Sept. 28, 1912
My dear Miss Addams --
I trust you are well. I am as well as usual, only my eyes give me trouble. I was so sorry to miss the Conf. at Cleveland. I do hope to go to the next, if it is not too far away. I saw Mr Johnson in New York last spring.
We have had a busy but prosperous year. Our work has reached out into many poor houses. The Settlement work is very fascinating & appeals to me more and more. I just love it! I wish I never had to leave [page 2] home a day, but it is necessary for me to be gone getting funds. We are [now] behind -- with running expenses over $300 that is appalling to say the least and [although] I have spoken before every Woman's State Convention in the state of S.C. I do not believe all of them will raise that much money, [though] each one has pledged to help me. I had a conversation with Judge Ben [Lindsey] in the spring & he said he even had to go to New York for help in his work. I am on my way home from a State Convention [page 3] where I spoke in one of the 1st churches, but I do not feel that they can do a great deal. The South is again in a bad shape financially, owing to bad crops. There is not a good corn yield, & the cotton short.
I realize and my friends see it, that our work has improved social and living conditions in the "Dark Corner," however, and that we are getting right down to removing the cause of poverty -- by educating & enlightening our people. We have had a number of splendid stereop. lectures, besides many without. Our circulating libraries, improvements of homes by putting [page 4] cooking utensils, glass windows [etc] in their homes, & insisting on cleanliness. Now it seems funny for me to be doing this, but we have not only done it, but furnished clothing, [shoes] and pieces to make bed covering & cloth for sheets. Many of them have not a bed sheet in their homes. For me to do this, [though], when our school is not get what it should be -- but our Industrial Boarding school has done good work, our free day school has been satisfactory in numbers & work & our free music school of  children recd. as much attention as if they belong paid $10.00 per mo. Many have learned to cook & sew. [page 5] We have held Farmer's Inst. for the older ones -- had stereo. lectures on farming & live stock from the State Ag. Col.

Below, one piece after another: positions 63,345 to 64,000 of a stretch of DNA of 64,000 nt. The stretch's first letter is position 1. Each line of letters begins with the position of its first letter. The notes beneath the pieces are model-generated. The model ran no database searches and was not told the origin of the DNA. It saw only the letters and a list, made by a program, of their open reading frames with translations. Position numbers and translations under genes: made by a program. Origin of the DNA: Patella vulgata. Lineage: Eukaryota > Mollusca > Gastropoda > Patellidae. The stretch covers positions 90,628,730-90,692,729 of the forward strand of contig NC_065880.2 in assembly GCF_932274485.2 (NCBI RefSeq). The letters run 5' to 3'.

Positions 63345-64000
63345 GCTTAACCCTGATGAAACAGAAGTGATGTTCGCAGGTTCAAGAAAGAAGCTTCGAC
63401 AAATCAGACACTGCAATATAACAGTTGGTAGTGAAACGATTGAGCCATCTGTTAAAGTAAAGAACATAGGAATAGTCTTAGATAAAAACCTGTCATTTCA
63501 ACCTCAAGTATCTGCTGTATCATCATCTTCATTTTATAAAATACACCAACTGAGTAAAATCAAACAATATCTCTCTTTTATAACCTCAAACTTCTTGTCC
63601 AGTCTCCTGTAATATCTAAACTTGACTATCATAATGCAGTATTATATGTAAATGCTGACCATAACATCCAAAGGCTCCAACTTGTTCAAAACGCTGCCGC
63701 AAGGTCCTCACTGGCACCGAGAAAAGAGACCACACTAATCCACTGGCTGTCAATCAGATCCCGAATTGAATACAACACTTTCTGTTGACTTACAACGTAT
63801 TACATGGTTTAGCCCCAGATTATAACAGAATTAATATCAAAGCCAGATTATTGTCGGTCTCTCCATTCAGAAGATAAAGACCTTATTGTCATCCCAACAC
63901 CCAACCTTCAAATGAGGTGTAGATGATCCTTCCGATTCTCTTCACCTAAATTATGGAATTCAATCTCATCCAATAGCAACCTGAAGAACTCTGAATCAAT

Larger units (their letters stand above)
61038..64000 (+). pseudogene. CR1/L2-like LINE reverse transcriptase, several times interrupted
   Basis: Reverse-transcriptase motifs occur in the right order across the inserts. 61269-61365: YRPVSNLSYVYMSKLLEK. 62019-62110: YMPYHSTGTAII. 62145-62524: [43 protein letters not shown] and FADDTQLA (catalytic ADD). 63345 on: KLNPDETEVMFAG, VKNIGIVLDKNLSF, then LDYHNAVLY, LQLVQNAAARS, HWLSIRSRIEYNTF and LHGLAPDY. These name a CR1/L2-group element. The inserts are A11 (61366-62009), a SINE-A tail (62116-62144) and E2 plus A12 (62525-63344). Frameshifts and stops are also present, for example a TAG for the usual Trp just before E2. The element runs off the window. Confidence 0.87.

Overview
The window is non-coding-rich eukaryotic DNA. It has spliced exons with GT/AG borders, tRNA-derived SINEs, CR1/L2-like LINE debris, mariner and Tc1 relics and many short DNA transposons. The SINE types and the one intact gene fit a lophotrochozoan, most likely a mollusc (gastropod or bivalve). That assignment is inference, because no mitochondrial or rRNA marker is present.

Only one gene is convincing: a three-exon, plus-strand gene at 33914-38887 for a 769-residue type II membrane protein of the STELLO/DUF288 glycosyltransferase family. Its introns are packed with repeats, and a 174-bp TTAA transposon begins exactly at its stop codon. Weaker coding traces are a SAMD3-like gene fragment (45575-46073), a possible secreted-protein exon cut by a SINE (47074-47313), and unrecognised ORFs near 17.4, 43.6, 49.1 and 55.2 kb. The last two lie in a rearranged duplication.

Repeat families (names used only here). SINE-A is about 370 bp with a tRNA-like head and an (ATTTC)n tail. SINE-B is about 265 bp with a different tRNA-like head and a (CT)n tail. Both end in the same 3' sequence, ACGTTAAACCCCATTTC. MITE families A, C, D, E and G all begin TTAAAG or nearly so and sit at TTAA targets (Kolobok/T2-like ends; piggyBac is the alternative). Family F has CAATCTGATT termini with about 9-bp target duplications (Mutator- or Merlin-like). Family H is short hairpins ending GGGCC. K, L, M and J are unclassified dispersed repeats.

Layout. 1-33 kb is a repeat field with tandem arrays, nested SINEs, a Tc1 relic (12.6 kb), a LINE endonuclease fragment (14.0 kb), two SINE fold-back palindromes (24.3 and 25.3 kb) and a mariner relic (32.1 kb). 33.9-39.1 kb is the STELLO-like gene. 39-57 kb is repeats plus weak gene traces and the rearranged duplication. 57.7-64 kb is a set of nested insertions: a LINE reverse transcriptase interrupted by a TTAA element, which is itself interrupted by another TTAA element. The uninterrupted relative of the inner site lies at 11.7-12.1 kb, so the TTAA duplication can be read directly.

We have raised large quantities of vegetables -- canned enough for school -- raised about 300 chickens. We have 13 pigs, 3 [mothers?], 2 cows, 5 calves, 2 horses, 3 geese. We need a pair of mules, 2 more milk cows. Lost one fine cow.
Our medicine bill has been considerable. We have made from 4 to  visits every wk into homes of sickness & distress. Many times relieving much & loaning money.
I took 35 men, women & children on an outing to a large town. [page 6] Many of these parents & grown girls & boys had never seen or ridden in train street car or seen a moving picture show. They had not before seen electric lights, bath tub & many things were a new revelation to them. The money was sent especially for it, but only about 1/3 as many went as wanted to go. Many cried who were left.
We have made a most desperate effort to finish our Jane Addams' Hall. We still have 2 rooms that cannot be used, but the most of it is in very good shape [though] not completely finished. This building has cost a great deal. There 20 new brick pillars to put under it & we [page 7] have no insurance. If we were to be burnt out, I can't see how we could ever [rebuild].
Now I must say I am so glad Miss Lathrop has ch. of the children B. Bill. I am so glad our Settlement had a finger in that pie. I had quite a fight with Mr Tillman our state Senator over it.
I want Miss Large to come over & talk to our people & Inter-Industries. Some of them do that work, & we could have quite a good deal of it if we had the equipment, but she does not seem to find time.
We are hoping that you may be strong enough some time to [page 8] come down south. Tryon is in the edge of the "Dark Corner." We are 10 miles west of Tryon -- to the right as you come down from Asheville. Our section is cut off completely -- it seems from everything -- [though] the mountaineer is naturally very retiring. He loves seclusion, & rarely ventures "out of his beat."
I am sorry for this long letter. Only hope you can find time to read it. We read with interest about Mr Julius Rosenwald's great gift on his birthday. He is a grand man.
Yours most sincerely <hoping that our institution may, at all times, be a benefit to the people of our [benighted] Section>
Evie J. Shankle.